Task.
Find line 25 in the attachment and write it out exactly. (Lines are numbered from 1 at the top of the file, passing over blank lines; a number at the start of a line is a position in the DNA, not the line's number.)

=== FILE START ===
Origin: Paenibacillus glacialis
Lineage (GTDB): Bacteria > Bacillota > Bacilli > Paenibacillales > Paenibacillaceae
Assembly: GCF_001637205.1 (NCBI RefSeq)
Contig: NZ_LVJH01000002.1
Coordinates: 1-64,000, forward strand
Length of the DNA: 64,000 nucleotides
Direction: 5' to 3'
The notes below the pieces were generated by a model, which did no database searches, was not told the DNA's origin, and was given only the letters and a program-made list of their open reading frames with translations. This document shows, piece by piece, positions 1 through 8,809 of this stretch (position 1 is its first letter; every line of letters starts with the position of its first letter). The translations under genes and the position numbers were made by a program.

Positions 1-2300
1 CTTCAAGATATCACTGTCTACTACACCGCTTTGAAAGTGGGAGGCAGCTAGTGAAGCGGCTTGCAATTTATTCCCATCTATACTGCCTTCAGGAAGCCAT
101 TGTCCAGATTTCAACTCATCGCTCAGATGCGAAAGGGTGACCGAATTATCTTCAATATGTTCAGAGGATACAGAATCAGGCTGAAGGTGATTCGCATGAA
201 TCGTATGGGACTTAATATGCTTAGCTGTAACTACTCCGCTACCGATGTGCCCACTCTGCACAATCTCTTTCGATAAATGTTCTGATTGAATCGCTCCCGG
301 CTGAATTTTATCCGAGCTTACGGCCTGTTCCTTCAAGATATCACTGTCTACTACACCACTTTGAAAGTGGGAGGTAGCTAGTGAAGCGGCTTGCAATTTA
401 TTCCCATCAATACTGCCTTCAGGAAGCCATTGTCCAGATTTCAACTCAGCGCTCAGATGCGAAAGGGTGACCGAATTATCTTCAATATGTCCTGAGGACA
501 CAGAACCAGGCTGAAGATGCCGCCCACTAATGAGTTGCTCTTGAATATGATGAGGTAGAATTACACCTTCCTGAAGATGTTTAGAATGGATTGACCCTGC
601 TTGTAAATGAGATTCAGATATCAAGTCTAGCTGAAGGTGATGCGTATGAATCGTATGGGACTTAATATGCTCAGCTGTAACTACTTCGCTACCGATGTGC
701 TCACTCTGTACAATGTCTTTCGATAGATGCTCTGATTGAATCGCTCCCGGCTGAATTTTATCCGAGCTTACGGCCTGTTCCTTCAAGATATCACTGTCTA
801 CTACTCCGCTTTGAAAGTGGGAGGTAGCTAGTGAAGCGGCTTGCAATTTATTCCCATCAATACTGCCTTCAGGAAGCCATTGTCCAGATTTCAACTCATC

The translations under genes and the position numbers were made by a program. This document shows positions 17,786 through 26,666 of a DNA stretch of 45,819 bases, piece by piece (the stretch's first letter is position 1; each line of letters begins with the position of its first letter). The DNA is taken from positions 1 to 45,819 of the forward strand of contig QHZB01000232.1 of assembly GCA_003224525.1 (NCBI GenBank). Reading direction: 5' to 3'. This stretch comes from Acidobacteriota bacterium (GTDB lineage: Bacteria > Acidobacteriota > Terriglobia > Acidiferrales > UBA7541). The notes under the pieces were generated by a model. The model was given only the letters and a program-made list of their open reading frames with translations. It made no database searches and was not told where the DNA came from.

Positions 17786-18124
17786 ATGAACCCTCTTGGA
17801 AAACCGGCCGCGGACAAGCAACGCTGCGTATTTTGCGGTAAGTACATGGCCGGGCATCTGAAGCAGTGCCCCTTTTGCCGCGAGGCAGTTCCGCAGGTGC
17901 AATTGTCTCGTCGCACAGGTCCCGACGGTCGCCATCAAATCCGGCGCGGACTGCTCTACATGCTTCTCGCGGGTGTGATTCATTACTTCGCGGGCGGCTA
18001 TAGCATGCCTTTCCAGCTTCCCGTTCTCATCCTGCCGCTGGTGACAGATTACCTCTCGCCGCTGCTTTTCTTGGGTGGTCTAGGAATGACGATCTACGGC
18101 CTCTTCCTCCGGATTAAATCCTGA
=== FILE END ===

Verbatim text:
18101 CTCTTCCTCCGGATTAAATCCTGA